Yellow-Bellied Sea Snake

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Yellow-Bellied Sea Snake

 

(Pelamis platurus,) a reptile of the family Hydrophidae. The yellow-bellied sea snake reaches a length of 1 m. The dark brown upper part of the body contrasts sharply with the light lower portion. The smooth ribbonlike body ends in a paddle-shaped tail whose light coloration is marked with large black spots. The snake is common in the tropics from the eastern coast of Africa through the Indian and Pacific oceans to the western coast of the Americas. It feeds primarily on fish, which it kills with venom. The inhabitants of some islands use the yellow-bellied sea snake as food.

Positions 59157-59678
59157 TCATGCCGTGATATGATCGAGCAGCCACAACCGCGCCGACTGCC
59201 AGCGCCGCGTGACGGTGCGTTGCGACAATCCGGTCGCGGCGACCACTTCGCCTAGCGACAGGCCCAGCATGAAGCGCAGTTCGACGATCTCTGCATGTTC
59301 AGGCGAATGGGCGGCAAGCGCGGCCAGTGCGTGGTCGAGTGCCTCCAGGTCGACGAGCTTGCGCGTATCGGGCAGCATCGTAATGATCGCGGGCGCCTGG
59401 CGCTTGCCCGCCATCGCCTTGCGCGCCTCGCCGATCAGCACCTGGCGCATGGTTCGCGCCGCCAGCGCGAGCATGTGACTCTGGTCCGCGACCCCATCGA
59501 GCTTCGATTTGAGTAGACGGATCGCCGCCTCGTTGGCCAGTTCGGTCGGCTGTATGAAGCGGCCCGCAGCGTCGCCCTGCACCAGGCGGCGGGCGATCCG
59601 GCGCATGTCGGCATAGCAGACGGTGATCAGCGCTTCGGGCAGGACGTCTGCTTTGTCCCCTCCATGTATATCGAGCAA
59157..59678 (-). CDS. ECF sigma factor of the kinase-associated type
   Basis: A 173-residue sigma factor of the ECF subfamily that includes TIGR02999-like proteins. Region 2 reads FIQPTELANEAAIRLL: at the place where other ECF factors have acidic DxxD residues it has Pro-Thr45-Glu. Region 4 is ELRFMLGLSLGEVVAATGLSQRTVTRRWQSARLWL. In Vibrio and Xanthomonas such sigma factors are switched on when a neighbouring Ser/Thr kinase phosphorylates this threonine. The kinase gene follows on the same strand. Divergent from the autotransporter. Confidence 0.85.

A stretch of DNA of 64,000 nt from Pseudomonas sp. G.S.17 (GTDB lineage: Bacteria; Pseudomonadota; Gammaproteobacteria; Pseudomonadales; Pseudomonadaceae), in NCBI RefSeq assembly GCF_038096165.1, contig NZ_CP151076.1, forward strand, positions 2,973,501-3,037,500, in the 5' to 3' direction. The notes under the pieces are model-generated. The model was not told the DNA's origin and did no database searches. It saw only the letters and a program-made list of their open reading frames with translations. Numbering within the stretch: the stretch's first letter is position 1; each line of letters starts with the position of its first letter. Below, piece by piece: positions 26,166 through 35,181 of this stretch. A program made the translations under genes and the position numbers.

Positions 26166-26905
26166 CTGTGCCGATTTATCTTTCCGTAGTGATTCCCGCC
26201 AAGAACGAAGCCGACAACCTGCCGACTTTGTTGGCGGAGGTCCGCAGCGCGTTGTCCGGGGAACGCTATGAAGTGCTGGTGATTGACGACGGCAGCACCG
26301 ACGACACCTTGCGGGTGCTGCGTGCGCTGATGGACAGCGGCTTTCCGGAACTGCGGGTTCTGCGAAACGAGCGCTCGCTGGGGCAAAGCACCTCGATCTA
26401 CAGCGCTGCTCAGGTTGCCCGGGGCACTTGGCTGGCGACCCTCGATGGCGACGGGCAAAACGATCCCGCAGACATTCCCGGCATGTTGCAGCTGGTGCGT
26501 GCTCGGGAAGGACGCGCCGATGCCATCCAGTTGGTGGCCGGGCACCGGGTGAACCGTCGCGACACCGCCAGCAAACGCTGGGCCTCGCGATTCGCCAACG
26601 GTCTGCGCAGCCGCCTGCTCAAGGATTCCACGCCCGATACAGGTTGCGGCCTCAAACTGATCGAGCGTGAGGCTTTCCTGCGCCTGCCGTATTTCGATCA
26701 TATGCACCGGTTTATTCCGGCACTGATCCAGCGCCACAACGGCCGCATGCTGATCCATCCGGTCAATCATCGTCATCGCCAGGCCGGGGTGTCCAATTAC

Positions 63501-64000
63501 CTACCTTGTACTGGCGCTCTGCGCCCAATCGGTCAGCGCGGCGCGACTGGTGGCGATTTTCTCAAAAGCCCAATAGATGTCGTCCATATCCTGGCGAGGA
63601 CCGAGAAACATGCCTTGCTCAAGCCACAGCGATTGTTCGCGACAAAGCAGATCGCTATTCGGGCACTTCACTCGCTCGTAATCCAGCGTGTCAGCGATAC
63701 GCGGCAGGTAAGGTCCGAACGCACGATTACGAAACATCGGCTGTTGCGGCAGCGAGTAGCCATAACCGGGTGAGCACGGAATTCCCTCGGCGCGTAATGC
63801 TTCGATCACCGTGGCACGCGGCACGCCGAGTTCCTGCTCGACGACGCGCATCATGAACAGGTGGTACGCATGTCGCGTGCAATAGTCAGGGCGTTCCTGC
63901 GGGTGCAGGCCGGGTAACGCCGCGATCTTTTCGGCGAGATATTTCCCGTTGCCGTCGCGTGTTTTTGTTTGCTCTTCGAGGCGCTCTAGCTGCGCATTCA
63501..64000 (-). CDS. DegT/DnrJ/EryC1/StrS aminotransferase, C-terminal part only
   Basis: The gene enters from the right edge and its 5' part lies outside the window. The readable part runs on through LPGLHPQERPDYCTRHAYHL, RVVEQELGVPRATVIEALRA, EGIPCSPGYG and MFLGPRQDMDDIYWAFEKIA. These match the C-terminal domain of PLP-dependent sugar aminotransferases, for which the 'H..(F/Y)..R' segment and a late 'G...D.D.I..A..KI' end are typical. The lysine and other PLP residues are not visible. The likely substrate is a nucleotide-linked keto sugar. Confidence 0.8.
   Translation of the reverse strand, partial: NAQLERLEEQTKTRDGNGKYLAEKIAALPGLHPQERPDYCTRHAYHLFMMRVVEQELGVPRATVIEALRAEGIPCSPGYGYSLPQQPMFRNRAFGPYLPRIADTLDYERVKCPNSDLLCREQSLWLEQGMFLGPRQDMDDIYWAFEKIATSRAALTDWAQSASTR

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lowland forest: eastern regions of South Africa; isolated population in south - western Zimbabwe Pelamis platurus Pelagic, East coast of Neurotoxic and yellow - Africa, from myotoxic; bellied Djibouti to myoglobinuria; bites sea snake Cape Town are rare Viperidae Adders and Approximately Cytotoxic, vipers 45 species haemostatic distributed disorders, throughout neurotoxic; common Africa cause of life - threatening and fatal snake bite in Africa Vipers or adders are relatively thick bodied, sluggish, mainly terrestrial snakes which have long, curved, cannulated and fully erectile fangs which fold down against the upper jaw in a mucous membrane sheath when the snake is not striking.
The other types of snakes native to Bahrain include the Arabian sand boa, Cerastes gasperettii, Hydrophis lapemoides, Hydrophis spiralis, Lapemis curtus, Pelamis platurus and Thalassophina viperina.